Justin Hall's personal site growing & breaking down since 1994

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january 24

mark from wired wrote in for an interview for wired news. the piece ran thursday, and here's what i answered fully.

ahh the e-mail interview - so complete. like an article written.
this one, on the subject of "scribe tribes" - online diarists.

thank you mark. good chance for a lil' reflection.

Date: Tue, 20 Jan 1998 01:38:30 -0500
To: Mark Frauenfelder
From: justin
Subject: scribe tribe response

mark -

thanks for writing. i have more to say than i expected. call for any clarifications.

thanks for the chance to spout. lemme know when it comes out.

scribe tribe, i like the name. i don't always feel so much a part of the intensely self-identified scribe tribe online, but i definitely feel a part of the rough and ready web writers: coming and going constantly with a dozen personal web pages published tonight with corel draw graphics and 1994 html that are expressing a side of human emotion we forgot we knew. no frames, no server push, no awards. tomorrow they might disappear, but for now, and

"in the future, everyone will be famous to fifteen people," said my friend kathleen, considering the personal diary phenomenon.

what are the motives?
i feel like sharing intense wisdom gleaned from my daily interactions, versus having the light of anonymous attention shone in on my sense of self-loathing. sometimes i want that too. but i hope to admit it and try to talk about something useful.

my diary site is not just what i ate and shat and talked about that day, it's linked into recipes, books, authors, friends, family, pages and pages of background. people who drop in, and feel like wasting the time, can be clued in on what i'm talking about. and maybe get exposed to something they hadn't before. and then maybe send me something similar, or different. i like learning.

i love being able to make a literal creation of my worldview. to interlink the recalled pieces of my life and memory. proust would have loved this, if he could have ever stopped surfing. i think he could have.

there's people who want to create a community online of personal diarist/artists. i think they're out there. ripe for the picking. they want to be part of something. they've got so much energy. they're writing about themselves, and i think many of them serve as examples for the rest of us. realtime developing examples. autonomous agents acting in similar worlds and sharing their results for lurkers.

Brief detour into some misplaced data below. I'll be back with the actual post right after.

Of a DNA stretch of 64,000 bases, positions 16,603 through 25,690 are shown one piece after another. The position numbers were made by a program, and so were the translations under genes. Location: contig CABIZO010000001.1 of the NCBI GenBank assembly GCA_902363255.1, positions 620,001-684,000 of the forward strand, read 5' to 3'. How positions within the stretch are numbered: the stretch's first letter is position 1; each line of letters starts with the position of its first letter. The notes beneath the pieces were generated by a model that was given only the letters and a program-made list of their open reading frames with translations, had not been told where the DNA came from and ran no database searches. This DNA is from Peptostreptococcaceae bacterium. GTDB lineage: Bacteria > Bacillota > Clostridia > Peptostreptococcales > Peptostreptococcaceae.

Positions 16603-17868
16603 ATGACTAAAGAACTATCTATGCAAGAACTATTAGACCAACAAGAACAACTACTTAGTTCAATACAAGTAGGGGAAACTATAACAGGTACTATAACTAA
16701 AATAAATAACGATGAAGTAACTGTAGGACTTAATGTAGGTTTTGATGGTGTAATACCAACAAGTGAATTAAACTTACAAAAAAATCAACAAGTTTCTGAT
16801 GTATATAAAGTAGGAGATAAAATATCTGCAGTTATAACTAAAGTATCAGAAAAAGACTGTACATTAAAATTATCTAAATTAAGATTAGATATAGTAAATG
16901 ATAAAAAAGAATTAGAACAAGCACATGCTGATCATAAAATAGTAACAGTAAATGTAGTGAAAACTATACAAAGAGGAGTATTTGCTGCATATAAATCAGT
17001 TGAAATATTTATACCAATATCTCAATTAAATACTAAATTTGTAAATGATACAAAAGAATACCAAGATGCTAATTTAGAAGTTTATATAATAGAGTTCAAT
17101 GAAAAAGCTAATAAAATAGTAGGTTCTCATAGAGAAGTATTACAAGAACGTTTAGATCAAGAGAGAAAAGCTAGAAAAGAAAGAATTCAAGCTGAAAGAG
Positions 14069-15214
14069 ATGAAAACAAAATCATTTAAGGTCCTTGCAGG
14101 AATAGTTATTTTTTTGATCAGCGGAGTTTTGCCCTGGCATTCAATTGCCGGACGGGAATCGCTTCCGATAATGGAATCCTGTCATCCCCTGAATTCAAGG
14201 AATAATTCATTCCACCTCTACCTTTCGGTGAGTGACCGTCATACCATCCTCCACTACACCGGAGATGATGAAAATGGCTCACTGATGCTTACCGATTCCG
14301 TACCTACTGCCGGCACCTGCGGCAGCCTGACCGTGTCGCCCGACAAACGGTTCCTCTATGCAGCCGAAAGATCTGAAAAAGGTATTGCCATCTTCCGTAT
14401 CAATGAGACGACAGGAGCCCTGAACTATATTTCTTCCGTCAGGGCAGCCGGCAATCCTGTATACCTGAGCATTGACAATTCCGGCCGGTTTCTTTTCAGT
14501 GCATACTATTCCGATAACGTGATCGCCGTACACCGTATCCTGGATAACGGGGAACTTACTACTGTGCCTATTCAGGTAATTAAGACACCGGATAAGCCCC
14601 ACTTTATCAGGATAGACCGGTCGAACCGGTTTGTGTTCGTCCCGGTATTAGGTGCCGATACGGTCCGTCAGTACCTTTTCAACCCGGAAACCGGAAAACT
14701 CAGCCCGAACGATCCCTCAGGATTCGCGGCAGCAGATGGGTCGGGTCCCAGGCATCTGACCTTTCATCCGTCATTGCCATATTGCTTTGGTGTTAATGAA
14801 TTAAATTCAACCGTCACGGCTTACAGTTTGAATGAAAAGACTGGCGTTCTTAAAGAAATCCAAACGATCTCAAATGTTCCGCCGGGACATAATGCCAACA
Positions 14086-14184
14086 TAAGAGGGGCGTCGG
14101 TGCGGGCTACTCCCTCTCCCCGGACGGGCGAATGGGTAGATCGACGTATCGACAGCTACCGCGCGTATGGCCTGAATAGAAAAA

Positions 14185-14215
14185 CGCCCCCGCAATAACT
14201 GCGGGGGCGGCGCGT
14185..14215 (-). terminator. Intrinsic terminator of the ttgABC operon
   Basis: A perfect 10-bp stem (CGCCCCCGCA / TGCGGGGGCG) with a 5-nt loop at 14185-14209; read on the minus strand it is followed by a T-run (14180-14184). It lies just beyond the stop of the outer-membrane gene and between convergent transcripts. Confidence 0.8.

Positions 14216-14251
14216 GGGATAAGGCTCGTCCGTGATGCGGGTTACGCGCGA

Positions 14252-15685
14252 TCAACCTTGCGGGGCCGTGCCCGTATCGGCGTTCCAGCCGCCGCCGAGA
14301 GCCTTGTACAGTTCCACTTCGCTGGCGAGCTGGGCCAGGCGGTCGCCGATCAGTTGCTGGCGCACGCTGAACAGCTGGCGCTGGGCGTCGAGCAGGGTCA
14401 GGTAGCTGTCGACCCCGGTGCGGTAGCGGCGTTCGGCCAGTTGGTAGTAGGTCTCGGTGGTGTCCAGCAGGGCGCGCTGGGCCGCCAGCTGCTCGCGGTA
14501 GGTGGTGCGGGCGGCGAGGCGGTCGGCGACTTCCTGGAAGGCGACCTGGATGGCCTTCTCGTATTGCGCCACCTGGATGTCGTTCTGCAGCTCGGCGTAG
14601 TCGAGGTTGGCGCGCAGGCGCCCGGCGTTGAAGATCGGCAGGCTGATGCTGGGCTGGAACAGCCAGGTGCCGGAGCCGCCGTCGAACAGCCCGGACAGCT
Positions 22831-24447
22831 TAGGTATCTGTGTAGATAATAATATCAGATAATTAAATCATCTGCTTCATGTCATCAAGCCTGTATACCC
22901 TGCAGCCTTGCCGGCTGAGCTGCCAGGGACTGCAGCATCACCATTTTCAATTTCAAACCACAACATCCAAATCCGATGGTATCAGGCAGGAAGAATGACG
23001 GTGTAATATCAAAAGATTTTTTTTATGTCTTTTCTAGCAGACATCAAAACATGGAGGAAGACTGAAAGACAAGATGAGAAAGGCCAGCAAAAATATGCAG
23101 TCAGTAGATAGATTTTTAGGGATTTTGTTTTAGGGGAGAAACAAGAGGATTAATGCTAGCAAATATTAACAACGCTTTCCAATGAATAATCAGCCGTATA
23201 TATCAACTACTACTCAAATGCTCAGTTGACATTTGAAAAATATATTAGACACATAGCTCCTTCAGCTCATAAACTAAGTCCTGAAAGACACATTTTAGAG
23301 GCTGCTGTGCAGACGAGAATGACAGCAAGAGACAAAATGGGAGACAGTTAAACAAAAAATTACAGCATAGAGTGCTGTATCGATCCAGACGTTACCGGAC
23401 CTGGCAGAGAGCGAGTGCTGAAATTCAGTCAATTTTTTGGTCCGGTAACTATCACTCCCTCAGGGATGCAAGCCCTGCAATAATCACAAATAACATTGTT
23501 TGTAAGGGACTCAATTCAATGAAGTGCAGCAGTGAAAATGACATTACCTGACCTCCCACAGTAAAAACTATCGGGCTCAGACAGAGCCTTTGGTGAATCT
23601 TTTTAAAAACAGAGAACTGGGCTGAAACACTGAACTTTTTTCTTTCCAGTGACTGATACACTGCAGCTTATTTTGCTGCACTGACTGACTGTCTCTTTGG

for the most part, these are people who believe their works and words have some worth. i think many people lack the sense that the minutae of their life are worth spit. that someone else can publish a telephone conversation with their mother like literature gives them something to connect their lives to.

is that healthy? if it's honest, i think it can be empowering. if it's not completely self-absorbed, it can serve to open up people's sense of what's worthwhile. i firmly believe that an elevated sense of the worth of daily interactions is healthy. i think online diaries can contribute to this sense.

another phenomenon: many/most people who write these diaries make web pages on the side, for other businesses. this is high velocity self-expression, and i think it continues to mark the web as a place for people to make their own medium.

Mark Frauenfelder sez at 18:02 -0800 1/19/98,
>Dear Justin
>I write a weekly column about interesting cultures on the Net, and I
>would like to interview you for a column I'm writing about "Scribe

i'm honoured, thank you mark.

i think about you sometimes, i'm glad you're up to interesting things. i see your smiley spike-haired mug on wired news when i check in for my bi-daily info fix.